The names, faces and backgrounds vary. The dates span more than a century. The crimes range from bootlegging to illegal gambling, drug trafficking to murder. Each story is different, yet there is a common thread: Men, and occasionally women, lured by money, respect and power, joined forces to fleece America – and eliminate anyone standing in their way. This hall of shame, this wall of infamy, profiles a diverse cross-section of the most notorious figures from more than 100 years of Mob history. From household names such as James “Whitey” Bulger to more obscure figures such as “Cocaine Godmother” Griselda Blanco, this display reflects the multifaceted nature of organized crime.
Marshall Caifano was a high-ranking Chicago mobster who ran illegal gambling operations for the Chicago Outfit. When he moved to Las Vegas, he changed his name to John Marshall and ran casino skimming operations for the Mob.
Mickey Cohen was a mobster in Cleveland and Chicago before he became a leader in the Los Angeles Mob after the demise of Bugsy Siegel. He twice served time in prison for tax evasion.
Carmine Galante was a mobster with the Bonanno crime family in New York who served as an underboss and was known for always having a cigar in his mouth.
Vito Genovese was one of the most powerful Mob lords of his day, but his desire to be named “Boss of Bosses,” or chairman of the Commission, the Mafia’s national governing body, led to the secret society’s unmasking at the infamous Apalachin Summit in 1957.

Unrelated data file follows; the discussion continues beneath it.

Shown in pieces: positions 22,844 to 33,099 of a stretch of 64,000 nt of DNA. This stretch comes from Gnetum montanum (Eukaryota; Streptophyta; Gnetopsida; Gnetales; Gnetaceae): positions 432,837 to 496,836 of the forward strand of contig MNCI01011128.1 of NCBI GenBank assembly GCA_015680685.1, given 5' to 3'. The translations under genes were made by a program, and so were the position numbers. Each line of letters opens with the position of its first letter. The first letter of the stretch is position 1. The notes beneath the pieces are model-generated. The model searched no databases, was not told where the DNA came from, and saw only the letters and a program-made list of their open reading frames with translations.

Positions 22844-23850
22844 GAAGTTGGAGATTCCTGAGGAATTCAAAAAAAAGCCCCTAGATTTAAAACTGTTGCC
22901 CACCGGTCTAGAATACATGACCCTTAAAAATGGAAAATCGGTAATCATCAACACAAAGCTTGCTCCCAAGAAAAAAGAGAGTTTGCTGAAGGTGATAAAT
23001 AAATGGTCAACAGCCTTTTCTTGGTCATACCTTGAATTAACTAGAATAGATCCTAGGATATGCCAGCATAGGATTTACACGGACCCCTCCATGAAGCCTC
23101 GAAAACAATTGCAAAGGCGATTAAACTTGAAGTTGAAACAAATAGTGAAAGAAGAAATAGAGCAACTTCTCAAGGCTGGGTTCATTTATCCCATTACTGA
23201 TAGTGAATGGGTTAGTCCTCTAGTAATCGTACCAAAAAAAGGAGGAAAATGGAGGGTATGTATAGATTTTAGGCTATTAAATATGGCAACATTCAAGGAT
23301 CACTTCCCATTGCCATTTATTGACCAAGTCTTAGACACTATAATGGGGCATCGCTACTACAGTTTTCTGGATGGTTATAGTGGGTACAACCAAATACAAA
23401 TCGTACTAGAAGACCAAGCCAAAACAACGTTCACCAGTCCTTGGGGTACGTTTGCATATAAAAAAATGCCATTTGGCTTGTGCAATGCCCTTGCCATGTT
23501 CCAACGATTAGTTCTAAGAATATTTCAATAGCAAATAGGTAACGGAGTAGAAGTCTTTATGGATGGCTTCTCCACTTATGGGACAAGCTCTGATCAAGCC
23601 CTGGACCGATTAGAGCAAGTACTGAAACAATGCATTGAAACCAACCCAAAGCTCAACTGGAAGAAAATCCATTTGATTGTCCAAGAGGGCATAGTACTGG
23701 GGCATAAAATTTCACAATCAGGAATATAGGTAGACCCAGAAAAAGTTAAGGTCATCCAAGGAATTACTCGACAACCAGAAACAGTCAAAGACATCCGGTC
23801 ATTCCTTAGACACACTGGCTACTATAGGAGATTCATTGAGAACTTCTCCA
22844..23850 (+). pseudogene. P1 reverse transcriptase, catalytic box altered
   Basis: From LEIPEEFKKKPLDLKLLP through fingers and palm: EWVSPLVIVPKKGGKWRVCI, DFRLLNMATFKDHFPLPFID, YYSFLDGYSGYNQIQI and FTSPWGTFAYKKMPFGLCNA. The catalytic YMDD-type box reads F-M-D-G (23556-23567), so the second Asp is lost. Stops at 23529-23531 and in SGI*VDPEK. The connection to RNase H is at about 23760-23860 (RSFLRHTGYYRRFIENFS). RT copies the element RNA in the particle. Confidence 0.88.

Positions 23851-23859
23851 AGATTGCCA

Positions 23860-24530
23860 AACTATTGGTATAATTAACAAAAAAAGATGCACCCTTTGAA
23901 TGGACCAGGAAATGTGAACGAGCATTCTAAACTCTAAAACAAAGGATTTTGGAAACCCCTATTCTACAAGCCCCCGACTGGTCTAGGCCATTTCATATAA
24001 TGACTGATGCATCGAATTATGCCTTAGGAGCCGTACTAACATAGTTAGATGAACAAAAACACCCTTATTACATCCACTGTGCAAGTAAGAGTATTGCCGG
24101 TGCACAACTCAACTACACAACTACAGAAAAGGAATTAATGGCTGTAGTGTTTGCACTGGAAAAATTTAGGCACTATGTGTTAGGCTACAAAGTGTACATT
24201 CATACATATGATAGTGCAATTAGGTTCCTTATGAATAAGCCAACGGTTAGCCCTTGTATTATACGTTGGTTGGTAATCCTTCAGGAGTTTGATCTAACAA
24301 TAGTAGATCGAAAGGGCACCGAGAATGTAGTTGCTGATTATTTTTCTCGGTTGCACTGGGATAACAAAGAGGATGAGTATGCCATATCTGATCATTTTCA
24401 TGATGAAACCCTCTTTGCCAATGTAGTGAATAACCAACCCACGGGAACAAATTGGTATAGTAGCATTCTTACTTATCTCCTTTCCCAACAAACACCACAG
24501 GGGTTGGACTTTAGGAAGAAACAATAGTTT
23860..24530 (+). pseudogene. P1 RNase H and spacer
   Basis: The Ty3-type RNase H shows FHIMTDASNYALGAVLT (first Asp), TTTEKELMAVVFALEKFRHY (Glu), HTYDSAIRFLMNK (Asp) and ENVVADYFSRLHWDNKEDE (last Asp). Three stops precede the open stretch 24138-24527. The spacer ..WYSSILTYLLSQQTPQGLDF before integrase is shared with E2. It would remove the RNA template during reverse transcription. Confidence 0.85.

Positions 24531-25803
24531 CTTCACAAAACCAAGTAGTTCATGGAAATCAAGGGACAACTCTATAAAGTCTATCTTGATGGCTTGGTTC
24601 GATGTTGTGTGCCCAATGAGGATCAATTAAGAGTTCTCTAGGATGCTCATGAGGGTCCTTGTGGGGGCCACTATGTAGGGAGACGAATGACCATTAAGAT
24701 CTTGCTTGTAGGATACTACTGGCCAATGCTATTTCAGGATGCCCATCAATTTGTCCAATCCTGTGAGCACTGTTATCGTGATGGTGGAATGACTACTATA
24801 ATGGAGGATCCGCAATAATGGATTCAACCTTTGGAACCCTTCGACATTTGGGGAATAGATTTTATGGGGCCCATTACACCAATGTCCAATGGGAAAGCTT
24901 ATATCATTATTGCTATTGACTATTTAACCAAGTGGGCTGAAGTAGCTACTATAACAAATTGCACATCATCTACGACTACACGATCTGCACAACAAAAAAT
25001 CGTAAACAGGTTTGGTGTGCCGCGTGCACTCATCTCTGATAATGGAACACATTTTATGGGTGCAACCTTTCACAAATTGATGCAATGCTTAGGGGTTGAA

In the 1950s, Salvatore “Sam” Giancana became the leader of the powerful Chicago Outfit that was built in the 1920s by Al Capone.
Meyer Lanksy was a key figure in the Jewish wing of the Italian-Jewish Mob that grew into a national syndicate. He was known as the “Mob’s accountant” who avoided the limelight and the publicity that came with open violence.
Joseph “Joey the Clown” Lombardo was a Chicago mobster who defrauded the Teamsters Union out of more than a million dollars and is serving a life sentence in prison.
Lucky Luciano led a group of young Italian and Jewish mobsters against the older set of so-called “Moustache Petes,” and in the process set the stage for the Mob to grow beyond the limits of bootlegging profits.
Tony Spilotro was an enforcer for the Chicago Outfit who was assigned to protect the Las Vegas “skim”: the illegal diversion of casino profits to the Mob.
Santo Trafficante Sr. was a Florida mobster who survived a series of vicious gang wars to become the leader of a powerful Mafia crime family based in Tampa. His son, Santo Trafficante Jr., took over the crime family and became tangled in a web of conspiracies.